NEW DELHI, June 24, 2014 (AFP) – Annual losses in India’s dysfunctional power sector are forecast to rise to $27 billion in 2017 unless the government enacts sweeping reforms in the face of rising demand, a World Bank study said Tuesday. India has one of the world’s lowest per capita electricity consumption rates, with the average person consuming less than a third of the annual global average of 3,044 kilowatt-hours, the study says.
But this is expected to rise sharply as the country industrialises and caters to the needs of its growing population which according to the United Nations is forecast to hit 1.45 billion by 2028.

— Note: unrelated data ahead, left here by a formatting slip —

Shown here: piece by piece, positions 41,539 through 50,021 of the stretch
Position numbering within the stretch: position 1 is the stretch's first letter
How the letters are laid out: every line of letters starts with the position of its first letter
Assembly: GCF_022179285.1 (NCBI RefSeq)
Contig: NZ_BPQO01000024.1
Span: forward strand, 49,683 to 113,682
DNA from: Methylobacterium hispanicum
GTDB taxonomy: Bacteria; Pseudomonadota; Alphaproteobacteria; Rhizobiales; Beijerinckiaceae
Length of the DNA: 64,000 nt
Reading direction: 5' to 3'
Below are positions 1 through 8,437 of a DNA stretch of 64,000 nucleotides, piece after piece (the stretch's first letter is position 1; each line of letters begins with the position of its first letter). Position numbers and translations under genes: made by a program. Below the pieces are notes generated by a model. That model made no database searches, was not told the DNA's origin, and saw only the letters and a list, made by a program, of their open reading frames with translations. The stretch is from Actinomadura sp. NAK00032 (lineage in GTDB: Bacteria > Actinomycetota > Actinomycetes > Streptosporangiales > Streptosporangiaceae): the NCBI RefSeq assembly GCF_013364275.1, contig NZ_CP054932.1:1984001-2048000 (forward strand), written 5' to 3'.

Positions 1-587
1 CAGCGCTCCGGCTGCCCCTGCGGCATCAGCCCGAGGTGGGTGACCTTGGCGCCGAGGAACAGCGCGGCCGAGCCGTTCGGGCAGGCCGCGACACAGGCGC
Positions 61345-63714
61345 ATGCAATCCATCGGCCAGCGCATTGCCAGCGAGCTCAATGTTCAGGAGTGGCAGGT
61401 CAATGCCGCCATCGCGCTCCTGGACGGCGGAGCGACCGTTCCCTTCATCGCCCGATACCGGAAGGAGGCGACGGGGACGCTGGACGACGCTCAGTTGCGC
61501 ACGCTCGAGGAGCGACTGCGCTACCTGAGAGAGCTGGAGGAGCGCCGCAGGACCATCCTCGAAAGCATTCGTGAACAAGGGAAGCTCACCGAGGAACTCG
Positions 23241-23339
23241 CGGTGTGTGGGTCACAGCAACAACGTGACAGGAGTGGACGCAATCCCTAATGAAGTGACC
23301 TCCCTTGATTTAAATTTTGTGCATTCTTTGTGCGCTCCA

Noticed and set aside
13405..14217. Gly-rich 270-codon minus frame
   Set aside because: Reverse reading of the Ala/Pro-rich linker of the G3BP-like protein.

The deficiences of the power network were laid bare in July 2012 when a huge blackout across the north and east of the country left almost 300 million people without electricity.
“An inefficient, loss-making distribution segment and inadequate and unreliable power supply are major constraints to India’s aspirations for growth,” Onno Ruhl, the World Bank’s India director, told reporters Tuesday. In 2011 the power sector incurred losses of $12-$13 billion. By 2017, the World Bank forecast the figure could rise to $27 billion assuming tariffs increase around 6.0 percent every year.
The problems stem